Indonesia, Germany agree to support clean energy transition

Indonesia, Germany agree to support clean energy transition

Operators of solar power plant are cleaning solar panels.

Jakarta (ANTARA) - The governments of Indonesia and Germany have agreed to support efforts towards clean energy transition under the Clean, Affordable, Secure Energy (CASE) program in Southeast Asia.

“One of the strategic sectors that plays a role in achieving the national greenhouse gas emission reduction target is energy, including power plants,” director of electricity, telecommunications and informatics at the Ministry of National Development Planning / Bappenas, Rachmat Mardiana, said during an online workshop on the CASE program here on Tuesday.

He said he hopes that by 2024 as many as 20 percent of power plants in Indonesia will use renewable energy.

The electricity sector is one of the sectors that can oil the wheels of the economy and help bring about sustainable development while reducing national greenhouse gas (GHG) emissions, he remarked.

Unfortunately, this sector is still dominated by the use of fossil fuels, he said.

For this reason, a CASE program was held in Indonesia with the aim of substantively changing the direction of the energy sector, especially the electricity sector in Indonesia, and make a case for transitioning to clean energy, he added.

Indonesia has ratified the Paris Agreement through Law Number 16 of 2016 and is targeting to reduce GHG emissions by 29 percent by 2030.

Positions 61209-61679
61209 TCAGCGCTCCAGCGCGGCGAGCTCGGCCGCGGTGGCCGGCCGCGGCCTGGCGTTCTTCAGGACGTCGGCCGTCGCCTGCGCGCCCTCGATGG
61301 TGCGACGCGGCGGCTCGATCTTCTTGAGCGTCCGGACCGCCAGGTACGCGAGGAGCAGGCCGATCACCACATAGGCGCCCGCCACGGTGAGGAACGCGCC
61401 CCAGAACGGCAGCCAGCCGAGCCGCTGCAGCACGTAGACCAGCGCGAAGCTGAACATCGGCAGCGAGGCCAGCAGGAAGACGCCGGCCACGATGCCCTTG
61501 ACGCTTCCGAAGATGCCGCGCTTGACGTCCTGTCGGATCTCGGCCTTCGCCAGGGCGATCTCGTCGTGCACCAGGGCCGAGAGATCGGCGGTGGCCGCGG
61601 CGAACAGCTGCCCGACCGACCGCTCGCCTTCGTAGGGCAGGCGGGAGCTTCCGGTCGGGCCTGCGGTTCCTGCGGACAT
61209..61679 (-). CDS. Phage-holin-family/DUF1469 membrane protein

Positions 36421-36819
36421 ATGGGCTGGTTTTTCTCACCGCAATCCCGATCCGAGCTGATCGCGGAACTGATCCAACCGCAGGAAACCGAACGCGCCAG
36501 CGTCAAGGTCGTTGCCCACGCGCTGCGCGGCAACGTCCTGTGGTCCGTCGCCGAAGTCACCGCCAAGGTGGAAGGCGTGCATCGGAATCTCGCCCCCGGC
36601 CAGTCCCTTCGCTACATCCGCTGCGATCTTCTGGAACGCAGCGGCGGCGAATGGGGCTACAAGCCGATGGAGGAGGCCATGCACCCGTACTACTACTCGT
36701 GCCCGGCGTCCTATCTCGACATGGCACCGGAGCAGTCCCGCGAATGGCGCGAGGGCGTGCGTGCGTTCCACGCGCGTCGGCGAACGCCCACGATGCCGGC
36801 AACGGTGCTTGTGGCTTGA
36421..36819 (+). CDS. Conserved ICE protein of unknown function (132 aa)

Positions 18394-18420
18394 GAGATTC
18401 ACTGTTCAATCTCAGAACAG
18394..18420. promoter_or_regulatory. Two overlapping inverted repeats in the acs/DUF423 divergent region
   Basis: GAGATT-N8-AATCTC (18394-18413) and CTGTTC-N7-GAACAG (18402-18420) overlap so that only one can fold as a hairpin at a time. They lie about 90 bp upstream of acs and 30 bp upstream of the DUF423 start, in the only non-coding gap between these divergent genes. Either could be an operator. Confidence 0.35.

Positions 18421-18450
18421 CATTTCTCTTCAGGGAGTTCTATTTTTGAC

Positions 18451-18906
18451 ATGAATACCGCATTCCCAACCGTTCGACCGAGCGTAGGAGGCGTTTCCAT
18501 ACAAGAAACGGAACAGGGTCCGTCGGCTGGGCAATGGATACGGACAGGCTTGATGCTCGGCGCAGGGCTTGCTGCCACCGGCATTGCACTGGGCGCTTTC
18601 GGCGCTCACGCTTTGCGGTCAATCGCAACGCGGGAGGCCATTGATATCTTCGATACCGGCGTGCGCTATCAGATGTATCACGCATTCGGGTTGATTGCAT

CASE is a regional agenda that is being implemented in the Philippines, Thailand, Vietnam, and Indonesia until February, 2024.

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In Indonesia, this program is being carried out by a consortium comprising Deutsche Gesellschaft für Internationale Zusammenarbeit (GIZ), Agora Energiewende, the New Climate Institute (NCI), and the Institute for Essential Services Reform (IESR), a civil society organization based in Indonesia.

Meanwhile, executive director of IESR, Fabby Tumiwa, explained that Indonesia's potential for optimizing renewable energy sources is quite huge.

The development of clean energy is increasingly promising and dominated by solar power plants and wind power plants, which require lower investment costs, he pointed out.

As one of the countries with high emission levels, Indonesia is required to reduce its fossil energy consumption by quickly making a transition to clean energy, particularly in the power sector.

"In the National Energy Plan, the government has a target of 23 percent of the renewable energy mix in 2025. According to the IESR analysis, to achieve this target, Indonesia must add about two to three GW of renewable energy capacity every year until 2025," said Tumiwa.

However, the IESR’s comprehensive analysis has shown that in the last three years, the average addition of renewable energy capacity has been only 250-350 MW, he noted.

In 2021, it is estimated to reach just around 400-500 MW, he added. (INE)

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